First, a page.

Sunday, October 3, 2010
Once again this week, the TV coverage will begin on ESPN2 with the pre-race show and shift to ESPN for the race itself. This is a function of the races being moved from ABC to ESPN and the network already having an NFL show in the 11AM - 1PM timeslot.
Allen Bestwick is hosting the telecast today from the Infield Pit Studio. Brad Daugherty and Rusty Wallace are alongside. Tim Brewer is in the Tech Garage. The focus should again be on the Chase with perhaps a news item or two breaking into the line-up.
Marty Reid is back in the broadcast booth with Dale Jarrett and Andy Petree. Reporting from pit road are Dr. Jerry Punch, Jamie Little, Dave Burns and Vince Welch.
ESPN is once again struggling with bad reviews and low ratings. Fans have chimed in with all kinds of suggestions about the reasons why NASCAR is having a tough time in the playoffs. Hopefully, good action on the track may help the cause today.
There are no weather issues and there should be a good crowd today. Kansas has a history of turning out a lot of race fans for NASCAR events. This speedway is a pet project of the ISC and having a successful event here is very important to the France family.
TV has fun at Kansas because there are many great views of the racing action. The aerial view shows the facility while the speed shots work to relay how fast the track actually is for these cars. ESPN struggled on Saturday with the NNS event, using tight shots that rarely showed more than three cars and missed most of the action.
ESPN has a formula for these events that fans and TV viewers know all too well. It puts a continual emphasis on the Chasers and lets the actual events of the race slowly slip away. It's a tough challenge to cover both inside one race.
This week is going to be pivotal in the Chase. Not for the racers, but for the TV network. ESPN needs to deliver an interesting and focused presentation that keeps the fans watching TV and lets the emphasis be on what is happening on the track, not what the network chooses to show.
Over the last several weeks, ESPN has gone to the first in-race commercial before lap ten. They have run the final commercial inside of twenty laps to go and once within ten. No one understands what is happening with this company that was once a critical partner with NASCAR in the growth of the sport.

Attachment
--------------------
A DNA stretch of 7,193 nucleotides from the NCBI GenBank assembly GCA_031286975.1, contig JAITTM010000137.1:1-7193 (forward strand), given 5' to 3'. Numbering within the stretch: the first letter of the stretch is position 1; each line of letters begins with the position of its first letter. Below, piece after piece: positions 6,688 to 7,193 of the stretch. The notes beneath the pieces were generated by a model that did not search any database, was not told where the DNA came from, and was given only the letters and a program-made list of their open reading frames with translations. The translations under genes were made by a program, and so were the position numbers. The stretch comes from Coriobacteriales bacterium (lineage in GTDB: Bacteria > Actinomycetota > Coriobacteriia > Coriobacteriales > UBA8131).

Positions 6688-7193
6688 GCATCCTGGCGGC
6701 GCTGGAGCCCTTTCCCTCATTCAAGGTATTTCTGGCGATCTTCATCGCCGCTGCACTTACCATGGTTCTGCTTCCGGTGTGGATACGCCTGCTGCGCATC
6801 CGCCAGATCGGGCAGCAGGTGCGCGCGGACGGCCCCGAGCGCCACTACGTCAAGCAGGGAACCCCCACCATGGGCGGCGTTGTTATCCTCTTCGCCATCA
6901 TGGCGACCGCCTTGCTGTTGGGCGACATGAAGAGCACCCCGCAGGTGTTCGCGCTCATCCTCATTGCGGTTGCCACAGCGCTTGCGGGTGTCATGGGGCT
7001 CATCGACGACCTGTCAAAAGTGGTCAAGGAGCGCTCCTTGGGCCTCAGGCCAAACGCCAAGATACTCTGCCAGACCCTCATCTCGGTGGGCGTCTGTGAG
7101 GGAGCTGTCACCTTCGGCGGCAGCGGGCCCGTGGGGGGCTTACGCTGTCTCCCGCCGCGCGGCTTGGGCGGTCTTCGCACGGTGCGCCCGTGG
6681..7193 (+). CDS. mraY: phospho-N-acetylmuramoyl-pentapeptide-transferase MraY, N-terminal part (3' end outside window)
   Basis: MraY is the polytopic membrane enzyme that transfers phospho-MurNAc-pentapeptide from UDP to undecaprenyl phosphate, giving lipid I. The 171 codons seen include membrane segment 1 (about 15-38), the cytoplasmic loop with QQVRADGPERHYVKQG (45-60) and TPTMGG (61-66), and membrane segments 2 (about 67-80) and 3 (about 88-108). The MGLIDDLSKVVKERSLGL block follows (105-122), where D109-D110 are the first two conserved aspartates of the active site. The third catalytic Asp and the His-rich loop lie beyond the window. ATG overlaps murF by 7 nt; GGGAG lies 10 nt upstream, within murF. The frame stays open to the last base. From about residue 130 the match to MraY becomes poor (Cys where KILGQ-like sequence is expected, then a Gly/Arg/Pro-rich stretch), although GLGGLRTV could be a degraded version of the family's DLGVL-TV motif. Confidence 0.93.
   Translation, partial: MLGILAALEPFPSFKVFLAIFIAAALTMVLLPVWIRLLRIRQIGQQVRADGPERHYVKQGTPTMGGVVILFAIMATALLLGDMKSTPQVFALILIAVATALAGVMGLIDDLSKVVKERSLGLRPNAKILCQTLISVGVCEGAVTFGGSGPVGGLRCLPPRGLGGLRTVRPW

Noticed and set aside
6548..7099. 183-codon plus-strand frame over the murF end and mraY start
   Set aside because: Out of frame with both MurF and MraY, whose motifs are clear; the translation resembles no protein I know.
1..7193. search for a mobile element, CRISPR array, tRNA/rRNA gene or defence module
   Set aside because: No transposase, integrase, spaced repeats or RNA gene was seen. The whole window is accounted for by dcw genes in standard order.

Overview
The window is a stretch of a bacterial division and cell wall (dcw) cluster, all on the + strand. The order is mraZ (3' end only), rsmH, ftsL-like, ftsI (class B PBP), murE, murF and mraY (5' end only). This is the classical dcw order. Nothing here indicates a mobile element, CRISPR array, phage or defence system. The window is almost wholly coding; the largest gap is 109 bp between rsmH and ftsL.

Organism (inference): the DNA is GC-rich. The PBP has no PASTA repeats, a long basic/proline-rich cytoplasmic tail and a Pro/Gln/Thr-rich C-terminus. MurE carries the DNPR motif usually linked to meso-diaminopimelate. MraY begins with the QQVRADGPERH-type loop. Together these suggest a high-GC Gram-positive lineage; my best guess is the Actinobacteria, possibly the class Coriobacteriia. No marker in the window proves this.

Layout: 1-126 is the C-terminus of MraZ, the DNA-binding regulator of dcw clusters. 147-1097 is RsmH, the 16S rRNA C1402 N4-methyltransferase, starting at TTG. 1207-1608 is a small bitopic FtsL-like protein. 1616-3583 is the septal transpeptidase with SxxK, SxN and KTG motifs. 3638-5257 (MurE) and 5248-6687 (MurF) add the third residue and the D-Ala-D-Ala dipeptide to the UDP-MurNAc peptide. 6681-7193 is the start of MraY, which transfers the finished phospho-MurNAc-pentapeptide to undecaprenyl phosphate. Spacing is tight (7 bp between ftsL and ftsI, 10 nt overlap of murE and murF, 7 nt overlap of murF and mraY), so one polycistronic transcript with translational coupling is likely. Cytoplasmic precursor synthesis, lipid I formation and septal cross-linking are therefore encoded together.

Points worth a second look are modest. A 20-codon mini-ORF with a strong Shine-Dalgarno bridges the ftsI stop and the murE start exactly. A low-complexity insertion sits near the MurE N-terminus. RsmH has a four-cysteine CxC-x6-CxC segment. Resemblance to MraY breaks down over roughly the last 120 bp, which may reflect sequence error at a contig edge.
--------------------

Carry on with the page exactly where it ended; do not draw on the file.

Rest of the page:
This post will serve to host your comments on the ESPN presentation of the Sprint Cup Series race from Kansas Speedway. To add your TV-related comment, just click on the comments button below. This is a family-friendly website, please keep that in mind when posting. Thanks for taking the time to stop by.
SPEED continues to offer more opportunities to Darrell Waltrip for on-air participation. This weekend, Waltrip called the ARCA race and Sprint Cup Series qualifying from Kansas. He wraps-up his Midwestern swing on Sunday morning at 10AM with two hours of RaceDay.
Kyle Petty and Kenny Wallace are the panelists on the program. John Roberts is the host. Hermie Sadler and Wendy Venturini report from the infield. Waltrip is not taking the place of anyone, he is just being added as another voice on the panel. At least, that is what SPEED would like you to believe.
There is little doubt from his endless messages on Twitter and his active participation on Sirius radio and other media outlets that Waltrip wants more exposure. After several years of working during the FOX portion of the season and then fading from view, Waltrip finally has the opening that can make it happen.
The man who originally hired "ole DW" and crafted his on-air personality, David Hill, is now in charge at SPEED. Hill has put his hands all over SPEED this season and Waltrip is one of his favorite people. Hill is an Australian who now lives in Los Angeles, CA and was introduced to NASCAR slightly over a decade ago.
It was Humpy Wheeler's TV executive daughter Patti who held Hill's hand as he learned what these rednecks were doing racing in circles. At the time, Humpy was still the ringmaster at the Charlotte Motor Speedway and Hill got a lot more than the nickel tour of the sport. Millions of dollars and many years later, FOX is more deeply identified with NASCAR than TNT or ESPN.
Hill sees Waltrip as the real face of the sport because he is the only former driver in the FOX combo of Jeff Hammond, Larry McReynolds and Waltrip. The two former crew chiefs might know the details, but it's Waltrip's homespun personality and championship background that Hill admires.
As we know from Waltrip's experiences on the Trackside program he can be an engaging interviewer and an outstanding analyst. Viewers also know he can be self-centered and short-tempered. Waltrip sees himself as the senior partner in the NASCAR on FOX TV team.
When Jimmy Spencer teamed with Wallace on RaceDay the show was often over the top. Skits included a mock courtroom complete with robes and wigs, Wallace dancing on the desk in commercial break and Spencer's out of control rants on racing topics across the board.